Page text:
The Volkswagen diesel emission cheating scandal has become one of the most significant business stories in decades, so powerful and sustained that it fundamentally changed the way the financial markets operate, according to a new study by University of California, Davis, Graduate School of Management Professor Paul Griffin, and Professor David Lont of the University of Otago in New Zealand.
When news of the scandal broke a year ago, it initially destroyed about $56 billion of the company’s market value, forced its CEO to resign and led to multibillion dollar settlements, civil suits and criminal prosecutions. Since then, VW and the other global automakers have been exposed for massaging the fuel efficiency of their passenger cars.
Griffin and Lont researched why investors and financial markets did not anticipate VW’s emissions fraud earlier, as there was much credible information available to suggest its existence. Several highly reputable watchdog organizations had already publicly reported their suspicions of the automaker’s emissions cheating in 2013 and 2014, long before the U.S. Environmental Protection Agency served VW with a notice of violation of the Clean Air Act on Sept. 18, 2015.
“I was puzzled by this market behavior, because it appeared that analysts and others were not delving deeper into the questionable ‘goings-on’ at Volkswagen,” said Griffin.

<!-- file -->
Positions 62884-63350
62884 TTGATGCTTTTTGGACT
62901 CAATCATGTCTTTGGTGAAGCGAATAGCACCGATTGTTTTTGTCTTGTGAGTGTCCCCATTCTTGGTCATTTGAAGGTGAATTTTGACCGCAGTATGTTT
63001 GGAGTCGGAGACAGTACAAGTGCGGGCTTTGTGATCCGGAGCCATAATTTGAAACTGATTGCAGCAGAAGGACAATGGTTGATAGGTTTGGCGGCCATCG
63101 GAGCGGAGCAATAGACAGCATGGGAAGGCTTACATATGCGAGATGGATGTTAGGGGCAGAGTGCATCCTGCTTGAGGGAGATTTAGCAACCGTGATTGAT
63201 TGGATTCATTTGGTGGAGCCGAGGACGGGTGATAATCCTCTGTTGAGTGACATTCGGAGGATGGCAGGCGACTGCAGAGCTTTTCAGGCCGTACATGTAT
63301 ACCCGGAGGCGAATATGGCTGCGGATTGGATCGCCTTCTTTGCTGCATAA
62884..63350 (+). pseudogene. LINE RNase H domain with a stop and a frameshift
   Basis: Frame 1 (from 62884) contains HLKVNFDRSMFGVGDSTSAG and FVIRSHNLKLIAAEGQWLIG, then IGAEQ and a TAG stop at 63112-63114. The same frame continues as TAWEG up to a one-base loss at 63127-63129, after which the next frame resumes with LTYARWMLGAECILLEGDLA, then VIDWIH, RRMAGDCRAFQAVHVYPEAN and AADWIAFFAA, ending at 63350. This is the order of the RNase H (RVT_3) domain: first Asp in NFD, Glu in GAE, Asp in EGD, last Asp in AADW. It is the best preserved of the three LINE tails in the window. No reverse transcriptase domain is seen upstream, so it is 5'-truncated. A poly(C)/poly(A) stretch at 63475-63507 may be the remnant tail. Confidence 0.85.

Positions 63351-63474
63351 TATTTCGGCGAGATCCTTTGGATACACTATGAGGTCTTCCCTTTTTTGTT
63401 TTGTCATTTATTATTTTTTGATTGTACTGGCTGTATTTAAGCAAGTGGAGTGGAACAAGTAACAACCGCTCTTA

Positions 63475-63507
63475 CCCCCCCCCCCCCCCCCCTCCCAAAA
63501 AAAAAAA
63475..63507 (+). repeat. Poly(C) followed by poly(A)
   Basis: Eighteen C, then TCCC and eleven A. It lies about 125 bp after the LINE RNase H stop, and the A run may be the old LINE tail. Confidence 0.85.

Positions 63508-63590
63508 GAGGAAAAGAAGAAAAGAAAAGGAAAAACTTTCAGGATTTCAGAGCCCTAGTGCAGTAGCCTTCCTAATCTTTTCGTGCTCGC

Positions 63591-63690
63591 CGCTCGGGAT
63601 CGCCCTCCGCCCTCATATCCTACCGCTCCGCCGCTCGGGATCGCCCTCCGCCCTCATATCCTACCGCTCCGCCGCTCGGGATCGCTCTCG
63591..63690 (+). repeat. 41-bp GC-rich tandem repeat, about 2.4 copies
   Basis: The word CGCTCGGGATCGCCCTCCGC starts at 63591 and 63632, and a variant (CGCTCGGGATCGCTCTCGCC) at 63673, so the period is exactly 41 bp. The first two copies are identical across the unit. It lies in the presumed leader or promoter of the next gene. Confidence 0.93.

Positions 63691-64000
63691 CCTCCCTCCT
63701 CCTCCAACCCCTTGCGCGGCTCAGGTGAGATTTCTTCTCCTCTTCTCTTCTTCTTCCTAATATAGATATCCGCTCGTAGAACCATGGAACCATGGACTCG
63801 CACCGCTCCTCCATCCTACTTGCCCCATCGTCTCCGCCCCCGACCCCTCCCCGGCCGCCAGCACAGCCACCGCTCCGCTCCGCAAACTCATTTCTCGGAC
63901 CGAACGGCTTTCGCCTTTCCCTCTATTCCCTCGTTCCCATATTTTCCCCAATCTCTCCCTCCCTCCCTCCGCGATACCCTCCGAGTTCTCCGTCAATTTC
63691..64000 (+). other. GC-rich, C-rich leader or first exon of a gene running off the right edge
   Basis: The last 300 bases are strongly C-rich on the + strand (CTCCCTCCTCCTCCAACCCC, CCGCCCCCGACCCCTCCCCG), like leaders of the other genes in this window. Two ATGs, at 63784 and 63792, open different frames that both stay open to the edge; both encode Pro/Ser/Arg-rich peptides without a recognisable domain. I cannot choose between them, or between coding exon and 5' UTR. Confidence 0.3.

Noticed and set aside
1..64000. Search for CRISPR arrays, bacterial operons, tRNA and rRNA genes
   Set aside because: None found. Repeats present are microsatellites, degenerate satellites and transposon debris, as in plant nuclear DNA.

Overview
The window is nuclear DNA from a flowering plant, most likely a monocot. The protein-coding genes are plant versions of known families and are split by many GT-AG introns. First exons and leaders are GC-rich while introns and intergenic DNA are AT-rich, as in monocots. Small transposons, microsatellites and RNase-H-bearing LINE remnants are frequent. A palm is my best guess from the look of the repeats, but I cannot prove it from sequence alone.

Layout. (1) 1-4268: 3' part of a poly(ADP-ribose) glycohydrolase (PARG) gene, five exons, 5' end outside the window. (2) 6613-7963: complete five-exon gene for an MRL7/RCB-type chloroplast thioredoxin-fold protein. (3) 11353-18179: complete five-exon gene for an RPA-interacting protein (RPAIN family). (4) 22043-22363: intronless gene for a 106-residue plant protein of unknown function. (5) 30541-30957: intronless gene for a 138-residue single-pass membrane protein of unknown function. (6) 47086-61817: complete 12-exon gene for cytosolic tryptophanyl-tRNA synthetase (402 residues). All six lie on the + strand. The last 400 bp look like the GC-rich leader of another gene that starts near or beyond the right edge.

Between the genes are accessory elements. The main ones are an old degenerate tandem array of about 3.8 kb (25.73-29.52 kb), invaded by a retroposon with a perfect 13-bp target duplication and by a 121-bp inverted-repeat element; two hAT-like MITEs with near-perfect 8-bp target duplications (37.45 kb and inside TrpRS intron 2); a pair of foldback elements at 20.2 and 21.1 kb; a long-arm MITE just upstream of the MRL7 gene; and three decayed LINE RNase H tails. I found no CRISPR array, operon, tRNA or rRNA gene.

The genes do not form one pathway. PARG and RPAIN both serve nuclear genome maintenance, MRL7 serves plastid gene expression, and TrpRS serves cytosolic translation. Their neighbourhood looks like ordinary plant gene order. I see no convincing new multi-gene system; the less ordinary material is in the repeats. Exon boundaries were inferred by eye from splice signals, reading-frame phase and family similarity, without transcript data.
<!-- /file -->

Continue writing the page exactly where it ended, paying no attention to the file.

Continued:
Added Lont, “Despite prior evidence about its fraudulent diesel emissions software, VW’s share price plunged only after the EPA announcement. That regulatory action also heightened investor concerns about the entire auto industry and the efficiency of both the equity and credit default swap markets.”
Why investors didn’t see this coming
The authors believe that VW investors succumbed to the trap of what economists call an “informational cascade.” This is a situation where security market prices rationally reflect the common information of the large majority of investors and, yet also, rationally ignore the information of a few.
Eventually, the cascade is dislodged by a new public disclosure — in this case a notice of violation by the EPA and Volkswagen admitting the cheating — which unleashes a torrent of information that disrupts the financial markets. As prices adjust to the new equilibrium, investors are left questioning why they did not see this coming.
Focusing on the markets for 16 of the world’s largest automakers’ equities and credit default swaps — financial contracts insuring corporate debt against default — they conclude that markets became much more integrated after Sept. 18, 2015, behaving almost synchronously in their adjustment to new information. Any lead and lag relations between credit default swap spreads and stock prices that existed before the VW scandal virtually disappeared after the scandal broke.
The ability to make arbitrage profits based on the lead-lag relations also disappeared, leading Griffin and Lont to further conclude that the VW emission cheating scandal increased capital market efficiency.
“Both conclusions are good news for the small investor, who can now increasingly rely on the financial markets to reflect all public information in automakers’ prices, whether known by a few or considered by many,” Griffin said.
The study, “Game changer? The impact of the VW emission cheating scandal on the co-integration of large automakers’ securities” (August 2016), can be downloaded here.
Tim Akin, UC Davis Graduate School of Management, 530-752-7362, email@example.com
Kimberly Hale, UC Davis News and Media Relations, 530-752-9838, firstname.lastname@example.org